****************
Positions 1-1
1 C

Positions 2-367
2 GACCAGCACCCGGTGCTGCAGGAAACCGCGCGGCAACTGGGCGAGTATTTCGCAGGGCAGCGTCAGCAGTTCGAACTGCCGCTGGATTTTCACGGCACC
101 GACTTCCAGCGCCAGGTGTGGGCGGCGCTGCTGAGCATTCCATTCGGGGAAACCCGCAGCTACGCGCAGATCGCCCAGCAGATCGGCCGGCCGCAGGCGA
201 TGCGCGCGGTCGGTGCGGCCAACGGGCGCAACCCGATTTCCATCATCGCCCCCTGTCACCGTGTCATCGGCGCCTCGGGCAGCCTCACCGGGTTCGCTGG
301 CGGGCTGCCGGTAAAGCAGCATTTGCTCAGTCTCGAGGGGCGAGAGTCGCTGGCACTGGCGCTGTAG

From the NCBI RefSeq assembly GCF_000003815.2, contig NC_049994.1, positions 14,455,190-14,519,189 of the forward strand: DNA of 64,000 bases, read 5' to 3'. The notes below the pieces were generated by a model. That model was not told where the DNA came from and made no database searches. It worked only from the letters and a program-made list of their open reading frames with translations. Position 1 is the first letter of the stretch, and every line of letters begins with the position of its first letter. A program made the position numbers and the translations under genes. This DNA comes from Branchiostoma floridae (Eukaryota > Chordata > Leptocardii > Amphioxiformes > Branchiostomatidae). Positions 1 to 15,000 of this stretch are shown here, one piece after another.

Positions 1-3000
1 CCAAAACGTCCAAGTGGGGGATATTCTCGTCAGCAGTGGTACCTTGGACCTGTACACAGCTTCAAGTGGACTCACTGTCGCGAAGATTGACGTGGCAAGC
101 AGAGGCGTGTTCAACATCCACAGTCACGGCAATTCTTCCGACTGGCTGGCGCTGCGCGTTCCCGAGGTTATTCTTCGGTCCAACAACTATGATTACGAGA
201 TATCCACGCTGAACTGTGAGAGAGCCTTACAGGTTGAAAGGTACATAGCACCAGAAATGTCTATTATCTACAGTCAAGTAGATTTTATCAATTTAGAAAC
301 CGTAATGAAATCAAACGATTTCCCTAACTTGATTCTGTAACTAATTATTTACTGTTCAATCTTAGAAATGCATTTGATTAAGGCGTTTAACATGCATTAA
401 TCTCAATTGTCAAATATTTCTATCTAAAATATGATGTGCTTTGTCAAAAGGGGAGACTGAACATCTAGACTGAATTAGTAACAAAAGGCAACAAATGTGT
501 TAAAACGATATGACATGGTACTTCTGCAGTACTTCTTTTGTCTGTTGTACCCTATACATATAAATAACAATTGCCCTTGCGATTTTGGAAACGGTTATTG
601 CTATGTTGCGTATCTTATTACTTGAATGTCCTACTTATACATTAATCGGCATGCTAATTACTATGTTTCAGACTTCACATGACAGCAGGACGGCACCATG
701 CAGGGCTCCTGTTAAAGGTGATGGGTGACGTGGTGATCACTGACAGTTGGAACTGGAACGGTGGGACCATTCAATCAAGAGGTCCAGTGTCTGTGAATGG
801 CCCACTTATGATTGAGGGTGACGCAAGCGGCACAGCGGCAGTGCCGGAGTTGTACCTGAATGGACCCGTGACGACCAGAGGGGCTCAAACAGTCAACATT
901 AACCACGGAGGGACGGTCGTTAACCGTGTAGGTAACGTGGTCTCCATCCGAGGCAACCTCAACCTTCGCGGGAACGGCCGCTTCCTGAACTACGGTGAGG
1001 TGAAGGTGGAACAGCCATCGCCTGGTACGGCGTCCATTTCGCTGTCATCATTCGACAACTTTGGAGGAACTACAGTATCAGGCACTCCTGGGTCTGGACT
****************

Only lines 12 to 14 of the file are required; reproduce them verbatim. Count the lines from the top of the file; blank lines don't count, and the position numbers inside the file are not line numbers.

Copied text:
201 TATCCACGCTGAACTGTGAGAGAGCCTTACAGGTTGAAAGGTACATAGCACCAGAAATGTCTATTATCTACAGTCAAGTAGATTTTATCAATTTAGAAAC
301 CGTAATGAAATCAAACGATTTCCCTAACTTGATTCTGTAACTAATTATTTACTGTTCAATCTTAGAAATGCATTTGATTAAGGCGTTTAACATGCATTAA
401 TCTCAATTGTCAAATATTTCTATCTAAAATATGATGTGCTTTGTCAAAAGGGGAGACTGAACATCTAGACTGAATTAGTAACAAAAGGCAACAAATGTGT